Paintless Dent Repair (PDR), also known as "Paintless Dent Removal", describes a method of removing minor dents from the body of a motor vehicle. A wide range of damage can be repaired using PDR, as longs as the paint surface is intact. PDR may be used on both aluminum and steel panels.
The most common practical use for PDR is the repair of hail damage, door dings, minor creases, and minor plastic bumper indentations. The method can also be utilized to prepare a damaged panel for repainting, when it is referred to as "push to paint" or "push for paint".
Limiting factors for a successful repair using PDR include the flexibility of the paint (most of today's refined automotive paint finishes allow for successful PDR) and the extent to which the metal has been stretched by the damage, which depends on the thickness of the metal and the intensity of the impact. Generally speaking, the shallower the dent, the greater the likelihood of PDR being a suitable option. Even dents several inches in diameter can be repaired by this method, as long as the metal and paint are not stretched. Most experienced technicians can repair a large dent or crease to an acceptable level, but very sharp dents and creases may not be suitable for PDR.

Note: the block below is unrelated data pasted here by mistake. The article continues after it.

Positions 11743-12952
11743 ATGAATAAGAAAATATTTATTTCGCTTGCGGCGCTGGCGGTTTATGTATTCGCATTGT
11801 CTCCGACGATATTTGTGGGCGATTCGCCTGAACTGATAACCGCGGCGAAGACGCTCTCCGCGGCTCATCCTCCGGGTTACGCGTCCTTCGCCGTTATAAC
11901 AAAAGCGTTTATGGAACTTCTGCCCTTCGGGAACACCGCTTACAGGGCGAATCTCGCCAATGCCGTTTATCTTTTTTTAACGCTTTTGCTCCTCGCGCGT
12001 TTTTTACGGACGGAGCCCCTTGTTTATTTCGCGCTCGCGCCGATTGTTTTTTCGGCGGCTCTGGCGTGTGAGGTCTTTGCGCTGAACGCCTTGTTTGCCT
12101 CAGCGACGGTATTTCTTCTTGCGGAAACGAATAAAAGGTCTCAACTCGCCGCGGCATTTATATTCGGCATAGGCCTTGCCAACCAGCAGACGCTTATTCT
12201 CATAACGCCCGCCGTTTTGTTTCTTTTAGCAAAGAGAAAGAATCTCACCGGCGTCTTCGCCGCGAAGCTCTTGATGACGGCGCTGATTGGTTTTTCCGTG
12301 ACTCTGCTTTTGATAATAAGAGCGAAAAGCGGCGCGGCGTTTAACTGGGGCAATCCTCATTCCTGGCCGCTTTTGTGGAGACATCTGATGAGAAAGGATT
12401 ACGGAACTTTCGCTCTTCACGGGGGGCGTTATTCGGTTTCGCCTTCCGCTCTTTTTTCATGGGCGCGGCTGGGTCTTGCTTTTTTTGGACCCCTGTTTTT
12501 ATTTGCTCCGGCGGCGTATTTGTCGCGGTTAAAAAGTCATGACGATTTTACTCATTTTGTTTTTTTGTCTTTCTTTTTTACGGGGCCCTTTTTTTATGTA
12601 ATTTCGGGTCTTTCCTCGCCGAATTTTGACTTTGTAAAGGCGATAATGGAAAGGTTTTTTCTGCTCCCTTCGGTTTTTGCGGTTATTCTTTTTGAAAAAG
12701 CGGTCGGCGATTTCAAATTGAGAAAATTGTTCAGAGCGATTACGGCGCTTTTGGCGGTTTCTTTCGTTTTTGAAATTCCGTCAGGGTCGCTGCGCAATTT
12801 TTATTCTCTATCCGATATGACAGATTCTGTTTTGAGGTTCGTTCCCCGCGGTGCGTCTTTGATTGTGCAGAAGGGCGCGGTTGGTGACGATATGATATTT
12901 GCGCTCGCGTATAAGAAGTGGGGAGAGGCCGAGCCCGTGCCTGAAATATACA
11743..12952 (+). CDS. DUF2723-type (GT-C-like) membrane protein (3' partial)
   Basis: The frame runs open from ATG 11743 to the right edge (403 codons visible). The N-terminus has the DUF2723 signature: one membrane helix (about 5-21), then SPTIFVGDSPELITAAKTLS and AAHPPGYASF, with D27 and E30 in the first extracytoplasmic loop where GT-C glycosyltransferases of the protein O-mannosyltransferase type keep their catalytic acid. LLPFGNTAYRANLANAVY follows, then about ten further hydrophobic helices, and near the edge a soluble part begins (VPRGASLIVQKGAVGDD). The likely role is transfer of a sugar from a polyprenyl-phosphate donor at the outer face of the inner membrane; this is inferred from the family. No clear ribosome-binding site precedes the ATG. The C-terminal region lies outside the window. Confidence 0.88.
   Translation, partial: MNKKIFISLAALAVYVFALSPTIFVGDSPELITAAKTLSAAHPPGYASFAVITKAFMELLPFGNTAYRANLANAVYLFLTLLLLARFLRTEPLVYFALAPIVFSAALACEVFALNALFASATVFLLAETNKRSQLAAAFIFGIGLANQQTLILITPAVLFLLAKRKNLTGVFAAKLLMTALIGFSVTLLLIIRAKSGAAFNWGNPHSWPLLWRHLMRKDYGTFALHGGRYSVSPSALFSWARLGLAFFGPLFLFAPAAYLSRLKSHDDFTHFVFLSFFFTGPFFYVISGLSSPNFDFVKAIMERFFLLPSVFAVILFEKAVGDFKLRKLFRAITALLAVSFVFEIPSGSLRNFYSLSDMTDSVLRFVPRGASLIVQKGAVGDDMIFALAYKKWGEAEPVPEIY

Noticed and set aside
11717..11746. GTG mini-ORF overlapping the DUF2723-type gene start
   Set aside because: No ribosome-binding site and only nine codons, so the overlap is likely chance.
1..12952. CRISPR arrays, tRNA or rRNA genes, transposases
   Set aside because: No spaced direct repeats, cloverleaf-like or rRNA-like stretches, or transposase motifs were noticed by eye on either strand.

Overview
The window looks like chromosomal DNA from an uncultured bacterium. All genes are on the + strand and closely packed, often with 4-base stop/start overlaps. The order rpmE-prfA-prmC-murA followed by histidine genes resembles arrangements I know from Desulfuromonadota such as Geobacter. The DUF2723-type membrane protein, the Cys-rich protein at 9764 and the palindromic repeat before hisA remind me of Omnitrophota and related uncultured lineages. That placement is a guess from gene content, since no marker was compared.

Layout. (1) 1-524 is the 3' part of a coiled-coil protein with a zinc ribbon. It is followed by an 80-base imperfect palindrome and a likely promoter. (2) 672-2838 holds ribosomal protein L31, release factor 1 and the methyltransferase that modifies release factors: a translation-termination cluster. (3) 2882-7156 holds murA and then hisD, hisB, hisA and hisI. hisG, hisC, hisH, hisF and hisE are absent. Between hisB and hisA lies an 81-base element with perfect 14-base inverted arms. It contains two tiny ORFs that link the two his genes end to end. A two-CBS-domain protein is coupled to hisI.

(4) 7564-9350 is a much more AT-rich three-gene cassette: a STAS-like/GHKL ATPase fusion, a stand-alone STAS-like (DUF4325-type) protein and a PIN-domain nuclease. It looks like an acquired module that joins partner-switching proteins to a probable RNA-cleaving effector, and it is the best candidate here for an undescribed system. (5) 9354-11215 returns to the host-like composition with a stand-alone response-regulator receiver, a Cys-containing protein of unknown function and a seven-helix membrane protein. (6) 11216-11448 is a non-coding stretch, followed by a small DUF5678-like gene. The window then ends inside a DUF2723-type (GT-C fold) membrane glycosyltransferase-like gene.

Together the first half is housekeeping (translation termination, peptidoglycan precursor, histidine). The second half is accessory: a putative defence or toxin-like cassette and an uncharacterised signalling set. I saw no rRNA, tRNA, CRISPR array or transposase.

PDR was introduced to North American from Europe in 1983 by Dent Wizard International founder Natalio Balderrama, and consumer awareness of the method has grown in recent years.